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While higher-income voters swung further towards Donald Trump compared to four years ago, increased support from poor and low-income voters helped push Joe Biden over the top.
According to early polls, those with household incomes of less than $50,000 in 2019 voted for Biden by an 11.5-point margin (55 to 43), compared to an 8.2-point Democratic margin in 2016 (50 to 42).
This helped overcome Trump’s gains among households with income above $100,000 from 45 percent in 2016 to just over half in this year’s election.
At least six million more people in households with income below $50,000 voted in 2020 compared to 2016.
Many organizations across the country deserve credit for fighting voter suppression and boosting turnout among poor and low-income voters.
For example, the Poor People’s Campaign: A National Call for Moral Revival, along with Forward Justice and the NAACP Legal Defense Fund, trained hundreds of poll monitors in 10 states: Alabama, Georgia, Kentucky, Louisiana, Michigan, Mississippi, North Carolina, Pennsylvania, South Carolina, and Texas.
A nonpartisan poll monitor in Baton Rouge, Louisiana.
To protect people from intimidation and voter suppression, these nonpartisan poll monitors spread out across 100 polling sites, including in some low-income counties that had not had such monitors for decades.
In the weeks leading up to the election, the Poor People’s Campaign had contacted over 2.3 million poor and low-income people, most of them in battleground states, to encourage them to vote. More than 400,000, or about 20 percent of those contacted, voted early.
For those who voted in person on election day, poll monitors played a critical role in addressing issues such as long lines, voter intimidation, voting machine malfunctions, lack of access and appropriate signage, changed polling locations without appropriate notice, Covid-19 concerns, misinformation, polling site understaffing, and voter registration problems.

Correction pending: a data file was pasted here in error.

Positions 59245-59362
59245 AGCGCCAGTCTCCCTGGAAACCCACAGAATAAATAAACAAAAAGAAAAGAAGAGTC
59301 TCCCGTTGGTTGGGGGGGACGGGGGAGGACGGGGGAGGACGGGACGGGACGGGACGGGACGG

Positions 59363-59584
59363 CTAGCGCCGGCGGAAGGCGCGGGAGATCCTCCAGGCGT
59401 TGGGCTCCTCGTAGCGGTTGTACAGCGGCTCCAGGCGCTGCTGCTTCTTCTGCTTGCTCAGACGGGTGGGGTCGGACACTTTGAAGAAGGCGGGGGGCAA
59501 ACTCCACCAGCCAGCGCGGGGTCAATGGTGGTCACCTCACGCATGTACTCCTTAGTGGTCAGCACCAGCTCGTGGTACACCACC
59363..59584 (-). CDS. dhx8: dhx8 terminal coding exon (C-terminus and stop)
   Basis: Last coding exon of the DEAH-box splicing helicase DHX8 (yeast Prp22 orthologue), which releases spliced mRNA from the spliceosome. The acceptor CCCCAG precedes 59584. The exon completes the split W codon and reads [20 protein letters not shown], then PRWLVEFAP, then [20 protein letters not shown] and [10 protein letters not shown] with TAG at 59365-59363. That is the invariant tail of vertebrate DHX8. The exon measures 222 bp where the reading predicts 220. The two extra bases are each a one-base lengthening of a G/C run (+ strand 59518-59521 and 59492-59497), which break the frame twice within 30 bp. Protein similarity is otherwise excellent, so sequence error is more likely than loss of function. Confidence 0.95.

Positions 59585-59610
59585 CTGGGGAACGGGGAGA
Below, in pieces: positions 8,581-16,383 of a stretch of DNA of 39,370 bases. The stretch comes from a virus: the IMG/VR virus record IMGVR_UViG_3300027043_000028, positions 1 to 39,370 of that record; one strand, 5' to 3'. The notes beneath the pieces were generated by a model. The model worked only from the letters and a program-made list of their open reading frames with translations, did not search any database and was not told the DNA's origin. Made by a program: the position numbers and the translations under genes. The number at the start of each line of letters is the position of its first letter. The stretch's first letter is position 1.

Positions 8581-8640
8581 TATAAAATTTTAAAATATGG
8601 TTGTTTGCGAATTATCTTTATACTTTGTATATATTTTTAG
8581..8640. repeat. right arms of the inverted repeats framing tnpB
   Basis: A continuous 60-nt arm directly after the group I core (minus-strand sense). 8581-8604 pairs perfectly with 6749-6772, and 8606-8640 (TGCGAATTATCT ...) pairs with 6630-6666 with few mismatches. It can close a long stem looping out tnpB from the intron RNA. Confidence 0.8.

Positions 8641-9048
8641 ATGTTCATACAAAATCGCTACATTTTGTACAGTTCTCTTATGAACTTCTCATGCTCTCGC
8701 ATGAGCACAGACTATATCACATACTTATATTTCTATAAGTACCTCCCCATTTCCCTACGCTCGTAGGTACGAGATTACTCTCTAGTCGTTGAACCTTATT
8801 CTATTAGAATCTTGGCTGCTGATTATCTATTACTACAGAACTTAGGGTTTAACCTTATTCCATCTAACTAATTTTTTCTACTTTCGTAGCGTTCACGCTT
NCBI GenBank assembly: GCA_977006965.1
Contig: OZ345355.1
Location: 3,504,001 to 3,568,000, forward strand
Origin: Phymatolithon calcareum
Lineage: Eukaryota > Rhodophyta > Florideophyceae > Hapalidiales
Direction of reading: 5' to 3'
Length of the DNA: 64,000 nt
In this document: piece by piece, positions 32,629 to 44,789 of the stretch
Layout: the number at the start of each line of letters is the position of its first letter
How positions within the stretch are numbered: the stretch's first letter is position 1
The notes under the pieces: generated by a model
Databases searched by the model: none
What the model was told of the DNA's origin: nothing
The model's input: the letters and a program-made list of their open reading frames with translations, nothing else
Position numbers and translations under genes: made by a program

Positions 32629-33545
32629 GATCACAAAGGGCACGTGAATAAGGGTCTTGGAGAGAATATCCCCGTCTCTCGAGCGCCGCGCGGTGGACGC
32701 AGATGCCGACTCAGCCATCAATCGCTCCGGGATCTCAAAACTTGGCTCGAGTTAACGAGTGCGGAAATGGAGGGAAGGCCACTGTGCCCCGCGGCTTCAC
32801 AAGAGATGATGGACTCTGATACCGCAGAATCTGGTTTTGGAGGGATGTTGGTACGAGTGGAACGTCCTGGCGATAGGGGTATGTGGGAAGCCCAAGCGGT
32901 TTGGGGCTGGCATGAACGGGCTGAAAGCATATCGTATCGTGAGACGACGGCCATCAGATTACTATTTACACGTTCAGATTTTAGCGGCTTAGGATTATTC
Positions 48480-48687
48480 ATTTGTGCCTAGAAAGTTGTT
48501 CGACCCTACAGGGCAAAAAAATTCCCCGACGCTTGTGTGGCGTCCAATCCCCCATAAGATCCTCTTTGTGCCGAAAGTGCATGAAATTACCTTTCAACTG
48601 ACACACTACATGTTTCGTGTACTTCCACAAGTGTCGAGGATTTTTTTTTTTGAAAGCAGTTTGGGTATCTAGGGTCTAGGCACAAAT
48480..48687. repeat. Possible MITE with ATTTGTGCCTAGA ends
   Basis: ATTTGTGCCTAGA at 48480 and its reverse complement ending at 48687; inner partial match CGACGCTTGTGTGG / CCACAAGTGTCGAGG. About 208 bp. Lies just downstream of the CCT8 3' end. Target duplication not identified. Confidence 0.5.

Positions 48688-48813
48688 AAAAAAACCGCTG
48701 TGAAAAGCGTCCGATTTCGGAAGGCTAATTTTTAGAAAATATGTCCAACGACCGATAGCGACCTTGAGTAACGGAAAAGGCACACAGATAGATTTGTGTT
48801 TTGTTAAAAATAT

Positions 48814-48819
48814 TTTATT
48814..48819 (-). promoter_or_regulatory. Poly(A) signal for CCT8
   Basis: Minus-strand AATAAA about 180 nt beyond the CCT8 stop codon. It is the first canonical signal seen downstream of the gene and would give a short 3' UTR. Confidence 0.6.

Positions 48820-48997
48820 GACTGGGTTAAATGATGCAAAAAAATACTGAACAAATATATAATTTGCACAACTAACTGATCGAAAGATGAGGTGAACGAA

Nonpartisan poll monitors in Jefferson County, Kentucky.
According to the Poor People’s Campaign, poll monitors in their 10 target states successfully advocated for more than 20 polling sites to extend their hours due to late openings or other disruptions to ensure voting access. In others, the monitors worked effectively with elections officials to remove people engaging in voter intimidation (including armed individuals at majority Black voting locations) to protect the safety of voters and the sanctity of the vote.
In key battleground states, such as Michigan, poor and low-income voters showed up in large numbers in support of Biden. According to preliminary data from the Associated Press, 54 percent of Michiganders in households with income of $50,000 or less voted the Biden-Harris ticket. Biden wound up winning that state with 50.6 percent of the vote.
A nonpartisan poll monitor in Benton Harbor, Michigan.
Rev. Dr. Liz Theoharis, co-chair of the Poor People’s Campaign, pointed to the success of Florida’s ballot initiative to raise the minimum wage to $15 as another sign of the power of low-income voters and the broad appeal of a moral policy agenda to reduce poverty and inequality. More Floridians voted to raise the minimum wage than voted for either Biden or Trump, she noted.
Winning that agenda will, of course, take much more than an election. And the Poor People’s Campaign and other progressive organizations are not taking a pause in their fight against the injustices that have been holding our country back since long before 2020.
“People did not turn out in record numbers in the midst of a pandemic to vote for a return to normal,” Poor People’s Campaign co-chair Rev. Dr. William J. Barber II, said in a statement. “We have elected Biden and Harris to use the power of government to lift up those who have been battered by Covid-19, battered by poverty, and battered by years of Republican extremism.”
The Poor People’s Campaign is already working to mobilize their members in 45 states to continue to raise up the key issues facing poor people. This will include caravans in these states on November 16 to demand a just relief package in the face of the Covid health and economic crises.
“We can celebrate now for a moment,” Barber said. “But we must go to work and make sure that people can soon feel that their votes will result in policy change.”
Sarah Anderson directs the Global Economy Project and co-edits Inequality.org at the Institute for Policy Studies. Margot Rathke is an IPS Next Leader.